github twitter email rss
Be careful when going client only (Firebase)
Aug 27, 2013
4 minutes read

Firebase, the scalable real-time backend

Developing client-only applications with JavaScript and services like Firebase offer a nice way to “build apps without managing servers”. However, sometimes it’s not a bad idea to have some controlling server between your client and your data storage.

When recently browsing over firebase.com and looking at one of their code examples to get a simple overview of their service, I was surprised how easy it is for clients to interact with the data storage/backend.

The code example I had a look at is a service to show “online presence” of users. Whenever a user visits the page, he is prompted for a name which is then saved in the data storage and therefore also send to all users which use this firebase reference (usually all users on a page would use the same reference so you can see all users which are currently online).

Establishing a connection to the Firebase-Reference is a simple one-liner in Javascript:

var userListRef = new Firebase("https://v47p4chbar8.firebaseio-demo.com/");

This reference allows the client to sent/update/remove data in the data storage. Easy! The first thing which came to my mind is the possibility of an attacker to flood the online presence list. Let’s try this. Pop up your developer console, open the Javascript console and try the following:

userListRef = new Firebase("https://v47p4chbar8.firebaseio-demo.com/");
for(i=0;i<100;i++){
    userListRef.push().set({name:i, status:i})
}

Four lines of code, 100 online users. Not bad, right? Note: A real use case could make use of firebase security rules, so only authenticated users can be present. The chat application, which is a more realistic use case, is also floodable. Are there security rules to prevent this massive flooding?

Let’s dig a bit deeper in the source. I had hoped to find something where I can directly inject some HTML over the name or status, but when you look at how a name/status is added, you can see that the jquery .text(var) function is used, so you can’t inject HTML here:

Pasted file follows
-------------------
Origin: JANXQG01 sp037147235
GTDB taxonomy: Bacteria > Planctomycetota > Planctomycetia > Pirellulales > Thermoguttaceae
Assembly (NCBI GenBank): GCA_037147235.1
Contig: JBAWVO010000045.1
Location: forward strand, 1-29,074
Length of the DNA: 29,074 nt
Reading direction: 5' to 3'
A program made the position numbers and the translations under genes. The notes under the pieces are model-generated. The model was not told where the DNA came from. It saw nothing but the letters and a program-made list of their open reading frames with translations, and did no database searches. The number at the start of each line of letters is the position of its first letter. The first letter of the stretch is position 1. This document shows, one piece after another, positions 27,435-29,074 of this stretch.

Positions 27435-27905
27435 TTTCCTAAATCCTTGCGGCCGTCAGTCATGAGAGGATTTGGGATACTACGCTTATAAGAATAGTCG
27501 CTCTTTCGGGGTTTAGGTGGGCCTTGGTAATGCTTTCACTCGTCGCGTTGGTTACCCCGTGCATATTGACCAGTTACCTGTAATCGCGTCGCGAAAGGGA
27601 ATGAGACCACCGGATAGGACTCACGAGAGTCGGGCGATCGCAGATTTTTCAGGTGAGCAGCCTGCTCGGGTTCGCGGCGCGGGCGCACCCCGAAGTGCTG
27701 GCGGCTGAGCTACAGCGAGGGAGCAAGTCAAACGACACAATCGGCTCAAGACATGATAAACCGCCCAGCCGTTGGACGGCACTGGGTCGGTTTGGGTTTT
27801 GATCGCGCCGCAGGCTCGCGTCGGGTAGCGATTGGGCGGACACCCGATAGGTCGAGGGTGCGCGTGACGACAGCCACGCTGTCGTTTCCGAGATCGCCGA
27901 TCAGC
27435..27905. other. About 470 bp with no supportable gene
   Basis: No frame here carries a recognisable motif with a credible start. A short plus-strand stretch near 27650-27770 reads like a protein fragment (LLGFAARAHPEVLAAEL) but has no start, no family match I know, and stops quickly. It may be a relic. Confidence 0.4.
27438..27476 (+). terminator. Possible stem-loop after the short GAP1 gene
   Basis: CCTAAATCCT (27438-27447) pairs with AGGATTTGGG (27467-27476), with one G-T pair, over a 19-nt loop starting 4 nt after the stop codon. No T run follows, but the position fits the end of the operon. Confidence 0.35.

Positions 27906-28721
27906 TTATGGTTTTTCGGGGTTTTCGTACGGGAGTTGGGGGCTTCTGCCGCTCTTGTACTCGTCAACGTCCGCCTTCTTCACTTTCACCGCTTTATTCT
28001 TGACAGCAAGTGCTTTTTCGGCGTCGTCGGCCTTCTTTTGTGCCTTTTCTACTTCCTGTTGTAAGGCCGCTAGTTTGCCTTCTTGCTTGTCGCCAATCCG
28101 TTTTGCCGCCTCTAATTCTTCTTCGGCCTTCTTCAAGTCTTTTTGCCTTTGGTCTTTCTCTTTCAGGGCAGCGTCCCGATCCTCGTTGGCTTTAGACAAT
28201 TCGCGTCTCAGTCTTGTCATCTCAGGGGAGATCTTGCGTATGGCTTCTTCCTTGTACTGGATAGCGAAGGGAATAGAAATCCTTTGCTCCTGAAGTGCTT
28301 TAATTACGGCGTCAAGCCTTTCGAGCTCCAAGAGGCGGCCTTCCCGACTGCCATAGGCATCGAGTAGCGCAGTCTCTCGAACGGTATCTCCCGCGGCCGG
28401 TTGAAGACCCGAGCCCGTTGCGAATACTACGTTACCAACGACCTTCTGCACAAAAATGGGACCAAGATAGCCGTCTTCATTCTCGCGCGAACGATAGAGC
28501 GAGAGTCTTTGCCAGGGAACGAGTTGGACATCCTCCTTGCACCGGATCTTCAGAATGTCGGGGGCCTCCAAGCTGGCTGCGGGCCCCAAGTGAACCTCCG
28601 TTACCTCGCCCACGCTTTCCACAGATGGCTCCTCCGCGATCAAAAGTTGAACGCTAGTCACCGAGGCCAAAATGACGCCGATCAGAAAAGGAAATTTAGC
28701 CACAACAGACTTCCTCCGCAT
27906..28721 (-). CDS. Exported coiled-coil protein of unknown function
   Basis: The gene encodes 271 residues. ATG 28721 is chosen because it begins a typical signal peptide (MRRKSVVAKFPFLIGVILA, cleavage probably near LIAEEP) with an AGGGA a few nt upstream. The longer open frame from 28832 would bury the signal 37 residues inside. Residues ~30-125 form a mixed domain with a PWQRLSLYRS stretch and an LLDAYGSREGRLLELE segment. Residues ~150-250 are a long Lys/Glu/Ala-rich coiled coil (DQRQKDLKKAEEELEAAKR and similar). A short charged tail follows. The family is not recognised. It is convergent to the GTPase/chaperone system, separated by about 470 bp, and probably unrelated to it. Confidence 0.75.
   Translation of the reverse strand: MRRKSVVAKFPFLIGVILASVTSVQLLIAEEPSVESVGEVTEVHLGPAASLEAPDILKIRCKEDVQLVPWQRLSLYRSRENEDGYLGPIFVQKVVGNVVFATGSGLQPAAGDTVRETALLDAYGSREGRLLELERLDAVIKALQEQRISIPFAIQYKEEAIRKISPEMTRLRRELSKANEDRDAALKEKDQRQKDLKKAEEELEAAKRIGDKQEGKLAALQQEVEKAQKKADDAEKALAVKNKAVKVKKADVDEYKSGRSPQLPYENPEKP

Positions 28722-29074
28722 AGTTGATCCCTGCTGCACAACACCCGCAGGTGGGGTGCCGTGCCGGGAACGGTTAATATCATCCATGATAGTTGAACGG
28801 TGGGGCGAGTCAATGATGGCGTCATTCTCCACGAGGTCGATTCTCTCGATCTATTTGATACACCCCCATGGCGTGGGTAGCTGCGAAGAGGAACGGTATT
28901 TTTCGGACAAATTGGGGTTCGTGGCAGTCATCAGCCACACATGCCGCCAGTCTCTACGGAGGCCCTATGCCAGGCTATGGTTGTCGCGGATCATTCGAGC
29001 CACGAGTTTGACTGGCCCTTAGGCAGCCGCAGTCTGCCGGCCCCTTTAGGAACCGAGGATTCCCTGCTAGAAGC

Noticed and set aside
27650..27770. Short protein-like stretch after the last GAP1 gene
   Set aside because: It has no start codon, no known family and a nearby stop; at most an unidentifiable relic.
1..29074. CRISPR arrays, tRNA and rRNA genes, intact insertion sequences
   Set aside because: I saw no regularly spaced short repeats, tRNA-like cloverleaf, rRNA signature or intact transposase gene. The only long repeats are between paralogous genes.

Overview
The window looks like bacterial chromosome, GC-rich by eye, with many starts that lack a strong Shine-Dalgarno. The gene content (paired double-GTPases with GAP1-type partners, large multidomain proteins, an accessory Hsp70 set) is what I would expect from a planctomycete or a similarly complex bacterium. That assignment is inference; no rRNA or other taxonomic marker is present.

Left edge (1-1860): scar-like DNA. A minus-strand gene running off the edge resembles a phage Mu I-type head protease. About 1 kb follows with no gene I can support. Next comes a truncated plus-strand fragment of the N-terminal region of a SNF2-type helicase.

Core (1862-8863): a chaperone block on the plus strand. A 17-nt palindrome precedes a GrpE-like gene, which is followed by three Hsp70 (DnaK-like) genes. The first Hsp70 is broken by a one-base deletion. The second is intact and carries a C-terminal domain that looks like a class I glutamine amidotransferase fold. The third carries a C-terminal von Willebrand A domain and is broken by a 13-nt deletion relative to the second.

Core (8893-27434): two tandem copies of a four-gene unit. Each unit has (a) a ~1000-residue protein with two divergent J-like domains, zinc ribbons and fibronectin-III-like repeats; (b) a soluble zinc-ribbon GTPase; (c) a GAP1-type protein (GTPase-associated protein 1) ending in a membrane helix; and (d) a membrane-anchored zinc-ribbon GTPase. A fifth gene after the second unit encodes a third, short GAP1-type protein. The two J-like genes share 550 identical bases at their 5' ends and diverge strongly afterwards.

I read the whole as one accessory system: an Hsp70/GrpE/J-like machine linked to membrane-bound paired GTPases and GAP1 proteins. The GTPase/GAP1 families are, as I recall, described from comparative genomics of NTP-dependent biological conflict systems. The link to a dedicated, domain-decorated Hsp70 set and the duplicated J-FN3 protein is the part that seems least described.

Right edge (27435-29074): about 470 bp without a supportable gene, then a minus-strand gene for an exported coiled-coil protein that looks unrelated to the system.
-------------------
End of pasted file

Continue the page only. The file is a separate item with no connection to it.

userListRef.on("child_added", function(snapshot) {
    var user = snapshot.val();
    $("#presenceDiv").append($("<div/>").attr("id", snapshot.name()));
    $("#" + snapshot.name()).text(user.name + " is currently " + user.status);
});

But this 4th line looked interesting. They are using snapshot.name() in the jQuery-Selector. The .name() function does not return the previously set name, but it returns the name of the child location (the one which is set automatically by calling .push()). BUT.. You can set this by yourself.. ;) So lets get back to our developer console:

userListRef.child("foo,body").set({name:"I'm the new Body-Content."})

Using the command above, the following is executed at each client:

$('#foo,body').text(...)

So we are setting the content of #foo (does not exist) and <body> (does exist). The whole body is now replaced! Let’s revert this:

userListRef.child("foo,body").remove();

Which is executed in the following lines on the client:

userListRef.on("child_removed", function(snapshot) {
    $("#" + snapshot.name()).remove();
});

Oh, we just removed the <body> off all ours clients..

Sadly (for us) Firebase used jQuery 1.9, which is not affected by the selector xss bug. Otherwise we could have executed code to all other users with this simple line:

userListRef.child("foo,<img src=x onerror=alert(1)>").set({name:1})

Checking Firebase customers

As I mentioned above, Firebase allows users to add security rules to restrict access. However, I had a quick look at some of their listed Customers to inspect if they are using their security rules correct.

I just checked some customers which are using Firebase before I need to register to their service, so I could have a quick look at their setup.

After I found the Firebase-Reference on the first page, I opened my dev console and tried to attach to their data. I’ve never access user data so easy..

So lets check a second customer listed on their Customers page:

While it is super easy and fast to develop apps with firebase, it looks like some developers do not take the extra effort to set up security rules. Maybe Firebase should take the initiative and require security rules to be set.

Replacing your backend with a cloud backend is a nice way to go. But keep in mind that you do not only have to validate data coming from the client. You also should validate data coming from your data store now. And please do not forget to set up rules, because making data not visible to the user is not the same as restricting access to the data, especially when we are talking about a client accessible data storage.

Note: I already contacted Firebase and one of their customers regarding the issues a few days ago. The second page had no contact information.


Back to posts